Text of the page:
I guess it is a bit complicated. To match the table's 5% column I translate as follows: First, since that page discusses 1-sided tests and my program wants to do 2-sided tests, I tell my program alpha=0.1. (5% probability of mistakenly saying program A is stronger, 5% probability of mistakenly saying program B is stronger.)Edmund wrote:Maybe I am doing something wrong here, but I am still not getting quite the same values. eg n=100; alpha=5% --> should be 57.5%
Second, I set cutoff = 0 each round and look at the largest cutoff allowed each round. (The table assumes you don't terminate early, so that's the same as terminating if score<0.)
Finally, I translate the reported max-cutoff values: if the program says "h" half-points, then the winning percentage must be >= h/(2g) to continue, hence > (2g-h)/(2g) to conclude superiority, hence >=(2g-h+0.5)/(2g) to conclude superiority. This last number should match those in Mr. Ciarrochi's table.
It just means, insert a chance of early termination whenever it is possible (i.e., doesn't push the entire test's probability of false positive over the requested alpha). These insertions are likely to pay off if one program is far superior, and to hurt otherwise. It's not a practical way to design the superiority test, but it and the opposite approach (constant # of games with no early termination rules) are the simplest to code.Edmund wrote:Furthermore, would you elaborate on the "Optimize for very different strength." feature, I don't quite understand that.
Sure, rounding errors could happen. I wouldn't worry much because none of the operations cancel significant digits. Furthermore you do the same number of ops regardless of the order of recursion (since you increment w, d, and l the same # of times). So I'd make an arbitrary choice (and also memoize results if my goal was to output a table), then compare answers after changing doubles to floats in the program to gauge the roundoff errors.Edmund wrote:Great idea! I didn't think of that. The problem I see though is that you may worsen rounding errors by that. Do you have any ideas on how to travers the permutations most efficiently given that win is changed at last (to generate the output) and to minimize the rounding errors (so maybe go from biggest to smallest)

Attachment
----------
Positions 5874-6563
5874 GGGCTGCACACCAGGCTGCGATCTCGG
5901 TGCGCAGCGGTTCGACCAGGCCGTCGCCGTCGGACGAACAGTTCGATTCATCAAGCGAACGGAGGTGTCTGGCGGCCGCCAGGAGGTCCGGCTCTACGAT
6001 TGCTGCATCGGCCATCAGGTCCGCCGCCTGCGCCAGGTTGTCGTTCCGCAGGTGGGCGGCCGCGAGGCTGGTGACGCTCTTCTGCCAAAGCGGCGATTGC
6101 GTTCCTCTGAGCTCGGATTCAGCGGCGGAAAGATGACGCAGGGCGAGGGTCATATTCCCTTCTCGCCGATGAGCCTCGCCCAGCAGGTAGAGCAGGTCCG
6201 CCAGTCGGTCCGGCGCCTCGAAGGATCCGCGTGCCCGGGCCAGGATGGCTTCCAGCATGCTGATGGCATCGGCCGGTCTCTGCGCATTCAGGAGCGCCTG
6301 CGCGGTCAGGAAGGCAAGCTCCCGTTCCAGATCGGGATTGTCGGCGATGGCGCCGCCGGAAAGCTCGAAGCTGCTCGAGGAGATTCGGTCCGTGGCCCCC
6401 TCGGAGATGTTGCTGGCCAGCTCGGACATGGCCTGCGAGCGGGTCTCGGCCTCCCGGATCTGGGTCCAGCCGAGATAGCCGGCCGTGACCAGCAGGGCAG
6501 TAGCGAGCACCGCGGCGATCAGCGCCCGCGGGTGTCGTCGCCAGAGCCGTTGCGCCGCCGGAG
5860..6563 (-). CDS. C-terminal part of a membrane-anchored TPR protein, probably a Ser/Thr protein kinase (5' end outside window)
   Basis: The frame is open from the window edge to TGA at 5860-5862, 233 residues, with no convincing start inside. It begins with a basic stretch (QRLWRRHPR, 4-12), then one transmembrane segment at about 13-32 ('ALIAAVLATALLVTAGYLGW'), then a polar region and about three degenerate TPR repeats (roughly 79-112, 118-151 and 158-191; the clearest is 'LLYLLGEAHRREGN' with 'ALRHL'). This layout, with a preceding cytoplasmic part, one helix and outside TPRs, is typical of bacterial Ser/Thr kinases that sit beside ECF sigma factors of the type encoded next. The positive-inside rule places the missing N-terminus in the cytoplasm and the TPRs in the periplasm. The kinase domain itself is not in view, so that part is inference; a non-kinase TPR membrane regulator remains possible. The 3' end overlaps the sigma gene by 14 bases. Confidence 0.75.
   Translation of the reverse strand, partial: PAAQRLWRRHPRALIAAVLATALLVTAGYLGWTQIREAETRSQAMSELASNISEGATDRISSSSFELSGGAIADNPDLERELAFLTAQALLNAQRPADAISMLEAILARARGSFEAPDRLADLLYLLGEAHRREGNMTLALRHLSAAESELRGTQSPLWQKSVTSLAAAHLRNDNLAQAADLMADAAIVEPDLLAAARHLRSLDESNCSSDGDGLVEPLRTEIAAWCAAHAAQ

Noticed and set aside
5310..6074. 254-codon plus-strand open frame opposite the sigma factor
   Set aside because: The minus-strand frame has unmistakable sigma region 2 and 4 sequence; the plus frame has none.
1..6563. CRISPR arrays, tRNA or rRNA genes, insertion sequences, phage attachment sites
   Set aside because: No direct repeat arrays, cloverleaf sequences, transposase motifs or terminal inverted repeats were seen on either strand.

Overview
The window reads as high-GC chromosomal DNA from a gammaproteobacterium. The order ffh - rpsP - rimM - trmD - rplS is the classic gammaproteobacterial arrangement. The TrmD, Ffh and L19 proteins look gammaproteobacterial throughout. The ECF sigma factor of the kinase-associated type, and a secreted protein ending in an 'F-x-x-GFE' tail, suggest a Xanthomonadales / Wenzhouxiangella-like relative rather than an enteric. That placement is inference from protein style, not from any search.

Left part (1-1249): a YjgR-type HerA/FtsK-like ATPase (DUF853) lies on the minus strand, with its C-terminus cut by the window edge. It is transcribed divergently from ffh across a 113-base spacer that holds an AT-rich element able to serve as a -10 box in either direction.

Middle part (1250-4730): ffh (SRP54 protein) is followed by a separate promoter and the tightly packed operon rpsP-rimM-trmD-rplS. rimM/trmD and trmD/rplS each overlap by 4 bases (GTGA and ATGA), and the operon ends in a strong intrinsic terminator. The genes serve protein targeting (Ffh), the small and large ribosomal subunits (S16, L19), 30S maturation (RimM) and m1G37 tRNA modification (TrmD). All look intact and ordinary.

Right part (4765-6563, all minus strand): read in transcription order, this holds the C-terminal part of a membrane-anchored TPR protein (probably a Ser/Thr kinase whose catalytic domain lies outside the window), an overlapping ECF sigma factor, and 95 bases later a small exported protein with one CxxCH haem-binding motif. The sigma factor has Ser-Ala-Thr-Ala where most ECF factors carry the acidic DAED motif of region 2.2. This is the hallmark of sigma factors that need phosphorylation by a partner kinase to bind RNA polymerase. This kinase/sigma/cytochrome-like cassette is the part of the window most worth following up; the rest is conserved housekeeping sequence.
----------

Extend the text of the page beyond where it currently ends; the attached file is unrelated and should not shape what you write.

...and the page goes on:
Well, now we have (assuming my code doesn't have more nasty bugs) a huge family of statistically sound tests, some more aggressive than others about stopping early. To choose between them you'd need to guess how probable each ELO difference is, since that determines the average # of games these tests require. I haven't done this yet, but I'd start with a very crude guess and see whether you can even get a significant improvement in average testing time vs the standard method of running a fixed # of games.Edmund wrote:Back to the original problem; any ideas on how we could use these new findings to answer the question on when to stop without the need of a simulation.